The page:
2015 ANNIV  1A. THE MARVELOUS MAV Happiness and Discontent ANNIVERSARY Issue 2015 JPG



Happiness And Discontent




Human life has got a whole lot better for humans. Starvation and extreme poverty are down; longevity and literacy are up. On a personal note, I have two granddaughters who visit frequently and they are delightful. Occasionally rambunctious, they settle down easily on their iPads and share exquisite Barbie movies with me.


When I read Canada’s national newspaper or policy studies in journals, I sense a level of discontent that seemed absent before the Finance Crisis and Great Recession. Why the persistent anxiety about the future?


Generational inequity may be one of the reasons. During World War II, wages were controlled, so companies competed for labour by offering pensions that now support Depression and war babies. Boomers are less likely to get pensions and have had to fund retirement with stingier, riskier plans. They will have less financial security than their parents. Not good.


Economic thinking has gone off Keynesianism in favour of neo-conservatism and fiscal discipline. Smaller government and restraint in government service makes for fewer jobs in the short term. Tax expenditures like mortgage interest deductibility are also subject to cutbacks. Canada may need to shut down its marketing boards to comply with international trade treaties. Add all this up and there are millions of beneficiaries who worry about loss of future income.


Technological change sweeps through industry. Automation has reduced factory labour since the eighteenth century. Now new systems restructure academic commerce such as book distribution and legal research. Efficiencies are achieved, but the process is hard on incumbent firms and their workers. Everyone’s job, company and industry are subject to disruptive change.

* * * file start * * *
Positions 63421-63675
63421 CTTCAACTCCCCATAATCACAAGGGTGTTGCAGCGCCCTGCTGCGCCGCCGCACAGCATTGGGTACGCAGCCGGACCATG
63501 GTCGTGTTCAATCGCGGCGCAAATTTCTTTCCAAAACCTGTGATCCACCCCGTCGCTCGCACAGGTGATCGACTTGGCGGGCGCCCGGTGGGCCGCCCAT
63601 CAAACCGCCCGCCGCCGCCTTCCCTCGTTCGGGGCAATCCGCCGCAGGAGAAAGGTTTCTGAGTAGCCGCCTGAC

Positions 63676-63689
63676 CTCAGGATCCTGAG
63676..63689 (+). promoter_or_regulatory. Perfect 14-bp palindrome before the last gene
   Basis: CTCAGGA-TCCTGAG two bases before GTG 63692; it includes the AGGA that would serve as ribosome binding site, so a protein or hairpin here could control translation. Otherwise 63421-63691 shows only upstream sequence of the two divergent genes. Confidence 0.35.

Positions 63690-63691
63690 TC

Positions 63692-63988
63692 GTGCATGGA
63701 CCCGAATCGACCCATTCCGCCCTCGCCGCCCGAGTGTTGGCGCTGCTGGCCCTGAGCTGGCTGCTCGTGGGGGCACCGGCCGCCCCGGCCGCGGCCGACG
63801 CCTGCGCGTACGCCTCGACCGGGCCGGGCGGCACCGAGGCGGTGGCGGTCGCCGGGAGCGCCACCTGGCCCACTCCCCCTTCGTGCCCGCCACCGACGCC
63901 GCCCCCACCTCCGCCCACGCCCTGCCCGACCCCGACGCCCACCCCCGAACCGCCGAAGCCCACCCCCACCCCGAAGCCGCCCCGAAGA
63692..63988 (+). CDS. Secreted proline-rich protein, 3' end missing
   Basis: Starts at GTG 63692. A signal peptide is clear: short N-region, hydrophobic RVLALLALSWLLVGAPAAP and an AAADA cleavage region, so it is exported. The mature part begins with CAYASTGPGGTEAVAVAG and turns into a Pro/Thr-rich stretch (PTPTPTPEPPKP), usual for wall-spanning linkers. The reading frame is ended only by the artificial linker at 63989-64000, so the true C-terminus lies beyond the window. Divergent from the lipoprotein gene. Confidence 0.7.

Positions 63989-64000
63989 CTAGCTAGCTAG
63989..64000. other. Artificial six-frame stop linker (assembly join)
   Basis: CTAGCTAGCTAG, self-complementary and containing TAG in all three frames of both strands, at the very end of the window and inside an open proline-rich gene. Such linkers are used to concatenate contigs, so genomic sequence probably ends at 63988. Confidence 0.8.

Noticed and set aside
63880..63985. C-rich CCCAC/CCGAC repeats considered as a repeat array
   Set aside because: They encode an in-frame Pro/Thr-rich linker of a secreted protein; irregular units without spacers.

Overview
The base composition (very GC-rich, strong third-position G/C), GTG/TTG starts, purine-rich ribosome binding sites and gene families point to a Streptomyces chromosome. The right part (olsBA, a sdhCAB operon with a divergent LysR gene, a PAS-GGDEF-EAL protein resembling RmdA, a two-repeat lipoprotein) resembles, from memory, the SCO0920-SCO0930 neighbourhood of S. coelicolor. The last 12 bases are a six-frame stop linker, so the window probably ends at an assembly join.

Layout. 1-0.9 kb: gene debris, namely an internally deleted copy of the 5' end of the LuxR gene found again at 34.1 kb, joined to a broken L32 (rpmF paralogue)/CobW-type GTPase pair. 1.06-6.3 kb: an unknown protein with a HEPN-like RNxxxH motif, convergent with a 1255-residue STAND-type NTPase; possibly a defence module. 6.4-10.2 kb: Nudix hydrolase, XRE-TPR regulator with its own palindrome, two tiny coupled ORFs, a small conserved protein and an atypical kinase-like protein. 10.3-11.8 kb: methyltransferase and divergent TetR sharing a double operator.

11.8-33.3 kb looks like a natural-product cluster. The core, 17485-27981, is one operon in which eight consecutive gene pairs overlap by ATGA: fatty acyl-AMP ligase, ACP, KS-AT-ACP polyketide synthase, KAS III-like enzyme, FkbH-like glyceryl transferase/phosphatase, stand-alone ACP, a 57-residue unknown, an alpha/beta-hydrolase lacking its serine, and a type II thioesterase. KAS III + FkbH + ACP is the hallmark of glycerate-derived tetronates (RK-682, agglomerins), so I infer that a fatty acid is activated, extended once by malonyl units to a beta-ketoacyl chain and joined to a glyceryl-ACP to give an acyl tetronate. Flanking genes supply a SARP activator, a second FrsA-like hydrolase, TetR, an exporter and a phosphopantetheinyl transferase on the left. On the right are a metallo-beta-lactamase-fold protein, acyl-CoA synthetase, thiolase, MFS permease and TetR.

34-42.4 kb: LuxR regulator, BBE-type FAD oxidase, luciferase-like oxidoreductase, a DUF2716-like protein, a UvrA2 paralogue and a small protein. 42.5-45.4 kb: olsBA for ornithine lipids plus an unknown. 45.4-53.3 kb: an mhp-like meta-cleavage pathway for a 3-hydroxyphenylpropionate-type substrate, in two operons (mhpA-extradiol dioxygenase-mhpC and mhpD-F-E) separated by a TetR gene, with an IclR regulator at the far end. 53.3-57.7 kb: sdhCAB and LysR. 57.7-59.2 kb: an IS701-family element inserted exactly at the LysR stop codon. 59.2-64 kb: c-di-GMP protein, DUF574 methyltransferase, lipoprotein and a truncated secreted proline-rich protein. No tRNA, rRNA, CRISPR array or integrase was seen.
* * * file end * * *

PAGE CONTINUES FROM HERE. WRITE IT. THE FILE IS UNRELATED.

Then there is the issue of complexity. All that cheap food helps with hunger, but encourages obesity and diabetes. Longevity is wonderful, but it comes with painful, expensive disabilities. Literacy is now amplified with new media. Excess gaming develops memory and spatial reasoning, but diminishes judgment and empathy. The modern teenage brain is at risk and parents should worry.


On no! Next it will be Barbie movies. Don’t tell me I have to be concerned about them. I am going to be really grumpy if I can’t watch another one with my granddaughters.


I suspect that many of us are in the same boat ­­­– there is a modern product that has hooked us, so we emotionally and physically cannot go back to a simpler life. The only way out is forward. We are discontent because there is more happiness to lose.

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